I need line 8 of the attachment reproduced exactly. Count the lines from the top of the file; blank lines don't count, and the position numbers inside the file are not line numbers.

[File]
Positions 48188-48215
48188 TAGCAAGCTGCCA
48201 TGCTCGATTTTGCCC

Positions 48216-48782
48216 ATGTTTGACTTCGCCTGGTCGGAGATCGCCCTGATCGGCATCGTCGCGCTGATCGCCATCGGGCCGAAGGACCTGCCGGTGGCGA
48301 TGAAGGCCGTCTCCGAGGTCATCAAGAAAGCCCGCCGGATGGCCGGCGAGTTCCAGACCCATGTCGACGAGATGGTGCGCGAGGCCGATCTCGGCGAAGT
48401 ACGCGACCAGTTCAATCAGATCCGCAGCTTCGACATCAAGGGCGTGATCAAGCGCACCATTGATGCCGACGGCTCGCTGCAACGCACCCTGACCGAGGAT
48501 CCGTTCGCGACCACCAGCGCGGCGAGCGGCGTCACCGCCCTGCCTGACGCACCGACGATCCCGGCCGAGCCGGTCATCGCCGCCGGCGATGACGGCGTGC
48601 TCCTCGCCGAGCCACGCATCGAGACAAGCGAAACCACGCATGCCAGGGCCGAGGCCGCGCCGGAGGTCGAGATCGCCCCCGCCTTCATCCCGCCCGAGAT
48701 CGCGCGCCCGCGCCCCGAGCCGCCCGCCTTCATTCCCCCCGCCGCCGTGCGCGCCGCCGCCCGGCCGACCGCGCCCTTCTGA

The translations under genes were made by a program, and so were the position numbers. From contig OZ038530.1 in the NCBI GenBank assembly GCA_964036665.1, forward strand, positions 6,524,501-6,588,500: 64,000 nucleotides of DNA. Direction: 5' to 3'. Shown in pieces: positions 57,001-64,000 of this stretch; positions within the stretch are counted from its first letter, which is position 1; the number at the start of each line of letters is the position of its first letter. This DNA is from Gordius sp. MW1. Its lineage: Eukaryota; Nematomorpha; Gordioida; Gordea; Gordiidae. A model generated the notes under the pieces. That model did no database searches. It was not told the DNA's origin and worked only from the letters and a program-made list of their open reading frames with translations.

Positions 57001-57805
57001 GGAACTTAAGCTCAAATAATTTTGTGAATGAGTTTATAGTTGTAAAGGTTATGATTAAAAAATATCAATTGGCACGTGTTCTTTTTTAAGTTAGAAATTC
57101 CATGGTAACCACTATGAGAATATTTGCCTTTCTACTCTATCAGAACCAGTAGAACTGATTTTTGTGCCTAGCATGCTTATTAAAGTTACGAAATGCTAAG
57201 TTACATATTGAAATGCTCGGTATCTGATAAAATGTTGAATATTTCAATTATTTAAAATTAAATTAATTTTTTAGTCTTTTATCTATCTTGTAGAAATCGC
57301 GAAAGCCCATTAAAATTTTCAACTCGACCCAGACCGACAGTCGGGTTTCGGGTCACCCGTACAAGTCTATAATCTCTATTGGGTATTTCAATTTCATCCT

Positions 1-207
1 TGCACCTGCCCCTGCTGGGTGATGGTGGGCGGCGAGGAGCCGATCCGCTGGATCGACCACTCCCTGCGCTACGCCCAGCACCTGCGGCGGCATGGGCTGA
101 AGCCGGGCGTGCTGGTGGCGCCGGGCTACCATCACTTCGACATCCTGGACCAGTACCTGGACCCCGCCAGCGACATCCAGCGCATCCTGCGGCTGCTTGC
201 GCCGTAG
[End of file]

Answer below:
48501 CCGTTCGCGACCACCAGCGCGGCGAGCGGCGTCACCGCCCTGCCTGACGCACCGACGATCCCGGCCGAGCCGGTCATCGCCGCCGGCGATGACGGCGTGC